Teaching Lesson: Risk Management

risk management

Risk Management

Lesson: Risk Management

Scenario 1: A few kids, before class, are having a piggyback jousting session. That’s where one partner mounts the other and tries to knock down or cause a dismount of the opposing pair. This escalates not only in intensity but also in difficulty as the pairs are now shoulder mounted. One child falls and suffers a concussion and a broken arm.

Scenario 2: There are about twenty five to thirty students packed into a small twenty by twenty room. Along one side there are a few unoccupied chairs and a desk. Everyone is busy in trying to throw someone until finally someone does. Unfortunately, due to the overcrowded space, it’s into the leg of a student who falls onto others and a few collide into the desk and chairs. This resulted in several bruises, stubbed toes, bent fingers, and an ACL operation.

Scenario 3: It’s a particularly hot day and with no air conditioning in the dojo, someone yells out, “OK, don’t be a sissy, get out there and fight! Water break? What are you talking about? Johnny faints, but the others are told to continue while he’s being dragged to the side to make room. His skin is cool and clammy and his breathing is shallow and he still hasn’t come to. Now what do we do?!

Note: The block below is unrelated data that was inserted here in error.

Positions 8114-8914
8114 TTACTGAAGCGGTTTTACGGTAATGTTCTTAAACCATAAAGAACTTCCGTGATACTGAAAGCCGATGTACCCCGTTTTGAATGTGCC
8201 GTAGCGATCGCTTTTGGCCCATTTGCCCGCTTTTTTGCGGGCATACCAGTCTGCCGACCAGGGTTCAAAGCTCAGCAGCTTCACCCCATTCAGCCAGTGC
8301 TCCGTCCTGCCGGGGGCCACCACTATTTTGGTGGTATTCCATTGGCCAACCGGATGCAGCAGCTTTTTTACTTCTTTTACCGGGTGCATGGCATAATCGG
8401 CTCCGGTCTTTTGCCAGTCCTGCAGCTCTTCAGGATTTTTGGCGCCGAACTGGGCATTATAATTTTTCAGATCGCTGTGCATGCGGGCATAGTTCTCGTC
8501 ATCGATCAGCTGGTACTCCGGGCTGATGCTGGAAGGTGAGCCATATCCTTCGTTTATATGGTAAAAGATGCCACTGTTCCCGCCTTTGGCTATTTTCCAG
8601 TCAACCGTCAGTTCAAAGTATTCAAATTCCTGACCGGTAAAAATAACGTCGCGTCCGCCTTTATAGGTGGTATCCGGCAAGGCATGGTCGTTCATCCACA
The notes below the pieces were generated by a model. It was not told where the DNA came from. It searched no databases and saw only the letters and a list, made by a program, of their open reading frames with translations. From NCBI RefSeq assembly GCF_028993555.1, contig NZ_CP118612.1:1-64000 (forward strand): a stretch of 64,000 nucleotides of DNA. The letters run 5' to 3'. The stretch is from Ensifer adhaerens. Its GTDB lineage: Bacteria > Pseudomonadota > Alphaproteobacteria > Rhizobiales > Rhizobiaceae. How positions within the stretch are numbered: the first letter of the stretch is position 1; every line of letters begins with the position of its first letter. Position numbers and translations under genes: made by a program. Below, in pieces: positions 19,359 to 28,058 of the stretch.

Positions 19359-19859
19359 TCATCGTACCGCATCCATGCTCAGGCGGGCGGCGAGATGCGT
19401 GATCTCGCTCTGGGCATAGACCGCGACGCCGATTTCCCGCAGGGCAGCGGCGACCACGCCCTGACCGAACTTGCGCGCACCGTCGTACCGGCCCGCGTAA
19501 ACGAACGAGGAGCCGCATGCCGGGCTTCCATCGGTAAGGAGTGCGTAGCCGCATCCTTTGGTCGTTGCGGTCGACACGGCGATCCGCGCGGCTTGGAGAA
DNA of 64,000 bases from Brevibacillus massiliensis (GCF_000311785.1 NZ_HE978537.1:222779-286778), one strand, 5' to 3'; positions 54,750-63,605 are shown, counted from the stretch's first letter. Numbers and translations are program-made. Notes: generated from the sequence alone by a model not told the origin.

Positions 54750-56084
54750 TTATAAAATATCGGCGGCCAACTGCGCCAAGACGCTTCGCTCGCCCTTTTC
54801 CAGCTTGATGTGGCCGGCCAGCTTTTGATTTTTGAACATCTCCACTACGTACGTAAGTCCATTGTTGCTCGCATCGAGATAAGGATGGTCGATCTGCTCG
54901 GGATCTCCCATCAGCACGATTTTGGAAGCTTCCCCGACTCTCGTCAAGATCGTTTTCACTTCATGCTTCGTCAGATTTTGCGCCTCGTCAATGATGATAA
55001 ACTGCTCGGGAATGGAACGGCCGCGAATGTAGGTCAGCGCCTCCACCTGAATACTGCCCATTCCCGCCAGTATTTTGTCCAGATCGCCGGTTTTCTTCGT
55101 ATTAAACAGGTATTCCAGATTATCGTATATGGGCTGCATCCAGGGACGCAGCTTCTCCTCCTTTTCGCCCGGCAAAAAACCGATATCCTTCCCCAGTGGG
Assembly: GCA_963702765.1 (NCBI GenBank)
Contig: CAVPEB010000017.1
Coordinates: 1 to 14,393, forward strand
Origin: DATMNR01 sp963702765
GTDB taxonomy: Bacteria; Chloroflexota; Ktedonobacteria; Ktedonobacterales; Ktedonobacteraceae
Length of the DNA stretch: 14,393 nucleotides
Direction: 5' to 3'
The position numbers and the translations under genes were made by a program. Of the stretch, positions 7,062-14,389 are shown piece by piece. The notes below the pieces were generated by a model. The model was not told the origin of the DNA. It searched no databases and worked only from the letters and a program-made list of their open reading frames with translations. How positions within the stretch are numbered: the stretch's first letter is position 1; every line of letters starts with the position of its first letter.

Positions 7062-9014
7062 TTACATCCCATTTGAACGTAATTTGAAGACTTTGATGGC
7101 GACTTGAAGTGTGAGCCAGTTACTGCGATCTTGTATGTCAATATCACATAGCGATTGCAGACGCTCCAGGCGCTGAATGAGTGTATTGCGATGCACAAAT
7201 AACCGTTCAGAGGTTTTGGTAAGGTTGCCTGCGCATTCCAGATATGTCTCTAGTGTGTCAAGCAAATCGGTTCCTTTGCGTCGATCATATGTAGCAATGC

With a little bit of care these types of situations that can lead to legal problems can be avoided.  The old adage “Do unto other as you would have done onto yourself” is a good place to start.  As coaches and instructors we are entrusted with the care and development of our students. If we think of them as if they are our own children we would want nothing but the best for them.  What most parents want is a safe, clean environment in which their children can grow to be strong healthy humans they can be proud of. To accomplish this we need to be a cut above the average person on the street. We need to think ahead and to continue to be vigilant to perilous conditions. The examples above are instances where due to neglect or a lack of understanding of contraindicated conditions someone is injured needlessly. The area of law that we are concerned with termed Tort Law, but more specifically the area of Negligence.


  1. What is negligence about?